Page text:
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Python performance benefits of generator expressions

Ryan Westlund
I'm a programmer, writer, and philosopher. My Github account is yujiri8; all my content besides code is at yujiri.xyz.
・2 min read

I'm a huge fan of Python's generator expressions and list comprehensions, but today I thought I'd do a performance test. The following tests are done with Python 3.7.8 on FreeBSD.

>>> timeit.timeit('for n in filter(lambda n: n % 2 == 0, nums): n', setup = 'nums = [1,2,3,4,5,6,7,8,9]')
1.322555473074317
>>> timeit.timeit('for n in (n for n in nums if n % 2 == 0): n', setup = 'nums = [1,2,3,4,5,6,7,8,9]')
0.8492276258766651
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Damn! That's pretty significant.

The reason I'm iterating and evaluating the elements instead of just using list() around filter() and list comprehensions instead of generators I thought that would unfairly advantage the generator expression, since list is a function call.

And I'm right: that exacerbates the difference.

>>> timeit.timeit('list(filter(lambda n: n % 2 == 0, nums))', setup = 'nums = [1,2,3,4,5,6,7,8,9]')
1.4714625549968332
>>> timeit.timeit('[n for n in nums if n % 2 == 0]', setup = 'nums = [1,2,3,4,5,6,7,8,9]')
0.6537750540301204
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I'm surprised that replacing the for loop with building a list actually makes the generator expression faster.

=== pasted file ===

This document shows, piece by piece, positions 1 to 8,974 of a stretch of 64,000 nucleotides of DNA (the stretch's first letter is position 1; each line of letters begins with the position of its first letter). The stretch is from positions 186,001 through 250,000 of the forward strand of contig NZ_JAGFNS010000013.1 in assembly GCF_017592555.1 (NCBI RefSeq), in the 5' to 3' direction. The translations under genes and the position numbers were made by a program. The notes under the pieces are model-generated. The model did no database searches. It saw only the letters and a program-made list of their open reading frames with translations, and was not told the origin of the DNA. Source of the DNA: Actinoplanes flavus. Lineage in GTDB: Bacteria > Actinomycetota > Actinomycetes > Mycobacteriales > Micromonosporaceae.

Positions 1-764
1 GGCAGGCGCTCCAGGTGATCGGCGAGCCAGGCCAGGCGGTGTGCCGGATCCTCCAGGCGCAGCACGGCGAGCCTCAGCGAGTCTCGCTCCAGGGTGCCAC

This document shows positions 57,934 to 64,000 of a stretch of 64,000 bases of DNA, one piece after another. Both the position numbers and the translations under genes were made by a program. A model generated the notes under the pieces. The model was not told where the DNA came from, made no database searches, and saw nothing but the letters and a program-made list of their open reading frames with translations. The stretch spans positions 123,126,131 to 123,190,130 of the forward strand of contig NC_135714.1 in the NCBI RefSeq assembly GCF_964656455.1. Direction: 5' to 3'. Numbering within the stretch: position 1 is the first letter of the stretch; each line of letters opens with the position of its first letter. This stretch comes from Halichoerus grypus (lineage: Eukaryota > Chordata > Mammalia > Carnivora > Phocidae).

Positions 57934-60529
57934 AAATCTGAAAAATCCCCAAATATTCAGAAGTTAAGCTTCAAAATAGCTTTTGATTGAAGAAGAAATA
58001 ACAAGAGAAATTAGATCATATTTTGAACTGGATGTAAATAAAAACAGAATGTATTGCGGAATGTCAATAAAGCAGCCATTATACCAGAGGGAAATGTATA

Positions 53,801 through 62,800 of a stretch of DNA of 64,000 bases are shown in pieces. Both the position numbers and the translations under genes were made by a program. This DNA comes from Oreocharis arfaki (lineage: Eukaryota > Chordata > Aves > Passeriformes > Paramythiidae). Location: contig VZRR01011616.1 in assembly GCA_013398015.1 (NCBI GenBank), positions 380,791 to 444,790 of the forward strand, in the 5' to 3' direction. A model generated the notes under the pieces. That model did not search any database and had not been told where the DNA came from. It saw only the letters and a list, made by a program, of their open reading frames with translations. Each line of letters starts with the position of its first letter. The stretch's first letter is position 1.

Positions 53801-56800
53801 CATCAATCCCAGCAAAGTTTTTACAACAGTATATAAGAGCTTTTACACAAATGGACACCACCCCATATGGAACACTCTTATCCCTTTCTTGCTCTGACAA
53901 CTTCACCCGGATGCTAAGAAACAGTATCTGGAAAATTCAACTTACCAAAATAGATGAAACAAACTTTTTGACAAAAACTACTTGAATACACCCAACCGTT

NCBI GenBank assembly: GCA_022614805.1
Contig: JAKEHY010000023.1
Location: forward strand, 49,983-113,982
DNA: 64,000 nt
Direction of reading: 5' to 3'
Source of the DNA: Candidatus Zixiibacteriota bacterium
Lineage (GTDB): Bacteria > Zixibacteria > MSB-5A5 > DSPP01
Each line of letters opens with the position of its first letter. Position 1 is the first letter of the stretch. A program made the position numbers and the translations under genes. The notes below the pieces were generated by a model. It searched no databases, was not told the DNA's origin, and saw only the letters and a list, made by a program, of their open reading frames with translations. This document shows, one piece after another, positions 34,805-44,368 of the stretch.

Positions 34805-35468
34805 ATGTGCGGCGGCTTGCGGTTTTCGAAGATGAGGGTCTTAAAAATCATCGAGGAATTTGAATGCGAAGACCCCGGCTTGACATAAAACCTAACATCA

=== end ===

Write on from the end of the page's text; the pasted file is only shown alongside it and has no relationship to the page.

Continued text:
Let's try map.

>>> timeit.timeit('for n in map(lambda n: n * 10, nums): n', setup = 'nums = [1,2,3,4,5,6,7,8,9]')
1.0912448461167514
>>> timeit.timeit('for n in (n * 10 for n in nums): n', setup = 'nums = [1,2,3,4,5,6,7,8,9]')
0.8008647549431771
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I guess map is faster than filter because it doesn't involve branching instructions.

Let's see what happens when we do both at once. My gut says this is the biggest win because the generator doesn't have to iterate twice (I promise I thought of that before testing it).

>>> timeit.timeit('for n in map(lambda n: n * 10, filter(lambda n: n % 2 == 0, nums)): n', setup = 'nums = [1,2,3,4,5,6,7,8,9]')
1.9710871148854494
>>> timeit.timeit('for n in (n * 10 for n in nums if n % 2 == 0): n', setup = 'nums = [1,2,3,4,5,6,7,8,9]')
0.9152004329953343
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It's over twice as fast! The generator implementation of both at once is barely any slower than just one of the operations.

So there's our answer: generators and comprehensions blow off map and filter on speed as well as they do on readability.

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